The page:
August 3, 2010
Transition comes with the territory. Nothing remains the same. Not that I’m totally comfortable with that reality but I’ve come to accept it. Plus I get my nose rubbed in it whenever I attempt to return to scenes of past crimes. Not that that’s a bad thing. It can be rather intriguing, actually.
A case in point would be a recent visit to The Canyons for a Langhorne Slim concert, part of Mountaintown Music’s free-concert series. There was a time I knew every twist and turn of ParkWest, as it was named during my heyday. But each attempt I made to superimpose that place upon this new one came up way short.
Although one’s overview of the space between the lower parking lots and the "village" at the base area is enhanced somewhat by riding up on the Cabriolet lift, it only added to the visual confusion as to the original layout of the joint. Obviously the vagaries of memory (or lack thereof) make appearances in this production.
My historical roaming résumé out at ParkWest showcases three quite separate, though equally comfortable, relationships. The first related to my being handed the organizational responsibilities for KMOR radio’s annual "Spring Fling" promotional free ski and party days out on the Snyderville slopes.
My fellow radio geeks and I would string up welcoming banners, organize beer-infused obstacle courses, and set up slalom gates for the younger set. With very little trouble, I can still picture 3-year old Smokey Meehan, wide-track and without poles, negotiating the course with a sense of urgency similar to the one he would now use on his way to a poetry reading.
Then came the ski season of ’79-’80 when I responded to a newspaper ad that the resort was seeking an electrician. Notwithstanding that this move would lead me down a somewhat questionable path, there was instant gratification to be added to the mom-and-pop-like operation with a cast of characters you could only find on the fringes of an old mining town turned ski resort.
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This was about a month or so prior to the scheduled opening date and, already, a good foot or so of snow lay frozen upon the ground. Now, normally, in a ski town, this would be cause for jubilation. And so it was to those not involved in — by using a variety of accelerants — setting fire to the snow so as to thaw away pathways for electrical conduits to worm their way into on-mountain restaurant and lift-shack retrofits.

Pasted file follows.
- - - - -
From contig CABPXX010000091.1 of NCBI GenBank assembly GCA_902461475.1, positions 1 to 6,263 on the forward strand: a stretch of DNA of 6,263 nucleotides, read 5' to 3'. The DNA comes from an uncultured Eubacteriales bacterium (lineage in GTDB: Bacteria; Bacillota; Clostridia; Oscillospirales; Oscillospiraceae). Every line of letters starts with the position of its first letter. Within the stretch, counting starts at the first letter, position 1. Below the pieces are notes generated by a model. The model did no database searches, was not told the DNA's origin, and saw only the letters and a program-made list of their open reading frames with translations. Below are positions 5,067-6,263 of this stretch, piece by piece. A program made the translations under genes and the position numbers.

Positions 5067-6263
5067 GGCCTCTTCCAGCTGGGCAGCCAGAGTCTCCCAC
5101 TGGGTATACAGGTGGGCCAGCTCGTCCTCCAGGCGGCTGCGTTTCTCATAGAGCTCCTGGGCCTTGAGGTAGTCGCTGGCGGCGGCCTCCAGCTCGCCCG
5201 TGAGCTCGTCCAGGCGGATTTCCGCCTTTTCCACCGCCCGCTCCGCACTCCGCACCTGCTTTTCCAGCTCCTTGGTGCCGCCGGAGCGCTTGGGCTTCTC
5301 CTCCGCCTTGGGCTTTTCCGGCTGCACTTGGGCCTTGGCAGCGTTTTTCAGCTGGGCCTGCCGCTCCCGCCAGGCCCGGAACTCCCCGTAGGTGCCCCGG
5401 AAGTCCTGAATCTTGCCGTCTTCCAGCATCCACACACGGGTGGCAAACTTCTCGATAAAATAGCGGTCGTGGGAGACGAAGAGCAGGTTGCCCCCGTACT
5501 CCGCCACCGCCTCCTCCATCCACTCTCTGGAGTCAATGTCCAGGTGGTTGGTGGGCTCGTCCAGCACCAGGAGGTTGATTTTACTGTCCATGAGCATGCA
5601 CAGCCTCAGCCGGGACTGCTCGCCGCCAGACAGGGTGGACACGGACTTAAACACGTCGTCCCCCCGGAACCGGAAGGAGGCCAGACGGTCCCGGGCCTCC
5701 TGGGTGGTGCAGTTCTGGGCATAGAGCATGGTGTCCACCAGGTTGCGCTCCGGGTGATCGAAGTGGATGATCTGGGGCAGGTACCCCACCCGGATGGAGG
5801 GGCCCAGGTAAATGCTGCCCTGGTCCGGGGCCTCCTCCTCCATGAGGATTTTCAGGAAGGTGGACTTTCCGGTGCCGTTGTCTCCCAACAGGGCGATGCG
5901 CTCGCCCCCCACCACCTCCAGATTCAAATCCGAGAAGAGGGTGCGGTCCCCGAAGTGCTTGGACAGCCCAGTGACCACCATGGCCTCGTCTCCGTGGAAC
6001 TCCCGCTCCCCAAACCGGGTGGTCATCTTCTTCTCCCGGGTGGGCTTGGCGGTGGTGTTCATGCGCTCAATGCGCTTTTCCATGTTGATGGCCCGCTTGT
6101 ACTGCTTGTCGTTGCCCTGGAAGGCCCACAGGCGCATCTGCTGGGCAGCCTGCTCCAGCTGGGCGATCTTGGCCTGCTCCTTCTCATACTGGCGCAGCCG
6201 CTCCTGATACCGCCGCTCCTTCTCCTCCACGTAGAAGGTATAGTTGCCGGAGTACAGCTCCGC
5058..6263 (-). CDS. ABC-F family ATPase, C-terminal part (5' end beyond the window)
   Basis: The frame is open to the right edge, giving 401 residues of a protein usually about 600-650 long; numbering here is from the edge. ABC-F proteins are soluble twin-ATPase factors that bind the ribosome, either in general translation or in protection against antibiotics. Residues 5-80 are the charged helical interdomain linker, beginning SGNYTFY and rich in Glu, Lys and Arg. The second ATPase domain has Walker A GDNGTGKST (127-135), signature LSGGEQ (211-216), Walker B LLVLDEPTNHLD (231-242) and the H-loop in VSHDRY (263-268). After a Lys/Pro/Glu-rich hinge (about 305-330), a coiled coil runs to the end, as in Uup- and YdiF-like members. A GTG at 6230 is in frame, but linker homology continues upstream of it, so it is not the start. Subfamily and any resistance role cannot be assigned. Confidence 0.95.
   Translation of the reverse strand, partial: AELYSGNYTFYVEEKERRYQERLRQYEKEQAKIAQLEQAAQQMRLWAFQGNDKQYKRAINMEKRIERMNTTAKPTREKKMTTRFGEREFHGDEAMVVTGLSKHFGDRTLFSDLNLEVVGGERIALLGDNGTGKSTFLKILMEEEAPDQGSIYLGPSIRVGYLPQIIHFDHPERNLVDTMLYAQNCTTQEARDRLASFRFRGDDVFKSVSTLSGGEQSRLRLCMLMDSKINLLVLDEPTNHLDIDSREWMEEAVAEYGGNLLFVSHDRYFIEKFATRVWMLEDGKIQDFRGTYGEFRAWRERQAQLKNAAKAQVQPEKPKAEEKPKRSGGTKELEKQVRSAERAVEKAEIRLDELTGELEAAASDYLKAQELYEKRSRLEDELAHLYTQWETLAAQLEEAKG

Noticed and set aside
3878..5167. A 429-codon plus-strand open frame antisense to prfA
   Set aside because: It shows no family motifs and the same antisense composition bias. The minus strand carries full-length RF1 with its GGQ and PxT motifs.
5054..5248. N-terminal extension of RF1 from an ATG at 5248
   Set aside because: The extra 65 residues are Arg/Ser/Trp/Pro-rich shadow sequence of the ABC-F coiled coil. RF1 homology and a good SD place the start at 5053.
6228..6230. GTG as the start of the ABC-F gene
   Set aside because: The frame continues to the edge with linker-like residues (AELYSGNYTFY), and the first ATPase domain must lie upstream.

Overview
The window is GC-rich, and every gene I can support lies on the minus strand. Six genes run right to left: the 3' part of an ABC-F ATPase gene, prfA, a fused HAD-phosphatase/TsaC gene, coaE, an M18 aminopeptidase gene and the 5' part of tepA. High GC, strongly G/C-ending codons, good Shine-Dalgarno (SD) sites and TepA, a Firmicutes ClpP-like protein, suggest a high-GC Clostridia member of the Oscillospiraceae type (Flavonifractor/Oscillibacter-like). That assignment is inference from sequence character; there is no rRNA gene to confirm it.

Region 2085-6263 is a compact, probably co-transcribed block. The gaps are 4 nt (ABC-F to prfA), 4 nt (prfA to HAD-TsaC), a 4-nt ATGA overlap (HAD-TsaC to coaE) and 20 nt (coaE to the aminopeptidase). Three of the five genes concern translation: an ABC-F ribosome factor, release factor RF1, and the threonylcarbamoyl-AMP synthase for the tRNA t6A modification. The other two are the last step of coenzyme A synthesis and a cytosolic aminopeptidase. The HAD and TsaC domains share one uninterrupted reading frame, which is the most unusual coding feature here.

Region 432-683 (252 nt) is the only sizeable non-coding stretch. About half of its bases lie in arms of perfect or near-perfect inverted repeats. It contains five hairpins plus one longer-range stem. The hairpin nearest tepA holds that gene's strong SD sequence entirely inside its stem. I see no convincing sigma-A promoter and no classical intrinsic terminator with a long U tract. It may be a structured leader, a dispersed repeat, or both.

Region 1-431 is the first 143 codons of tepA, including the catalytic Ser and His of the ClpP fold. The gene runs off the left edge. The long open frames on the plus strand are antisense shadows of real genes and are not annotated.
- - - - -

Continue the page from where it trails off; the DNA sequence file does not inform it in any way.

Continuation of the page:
During the season, I would remain onboard as the entire building maintenance department while, during off time, sliding with my new workmates down those signature ridgelines on boards way too long to turn — not that exaggerated "counter-rotations" weren’t employed for show.
My third tenure evolved over the years as a frequent attendee and oftentimes newspaper music reviewer during ParkWest’s golden age as Utah’s top outdoor concert venue. The lower slopes became a place where you could catch the likes of Dylan, Muddy Waters, Jackson Browne, B.B. King, Jimmy Buffet, the Grateful Dead, Jerry Jeff Walker and other icons of the day.
The shows out at "West" served as a refueling stop and the culturally thirsty among the townsfolk would raise a cloud of dust trekking uphill like wildebeests in search of a desert watering hole. The shows now seem to have existed only in the distant past.
Which brings us back to imperfect memory and the sense of loss of place. Imagining where the old maintenance shop might have been located, or even the main lodge or the saloon or the concert stage for that matter, is pure guesswork. Especially to one who seldom dropped by during the intervening years when huge hotels and such began to play out.
Time changes everything. Adjustments were made to the paradigm with nary a nod. Correction and distortion sat around the table with transformation and refinement waiting for metamorphosis to show its cards. T.S. Eliot once said that in a minute there is time for decisions and revisions which a minute will reverse. I’m not sure Tom ever envisioned Park City.
I must say the new place lends itself quite well to concerts. Langhorne Slim flat-out blew away the joint! In my day, Jim Beaver was ParkWest’s only rock star. Two peas in a pod, I say. Returning via the Cabriolet with past visions of Emmylou Harris, John Prine, J.J. Cale, Asleep at the Wheel, Crosby, Stills & Nash, and Stevie Goodman dancing in my head, it worked for me.
Jay Meehan is a culture junkie and a free-lance writer with a background in commercial and community radio, among other pursuits. He has been a columnist and feature writer for various Park City publications going back to 1973.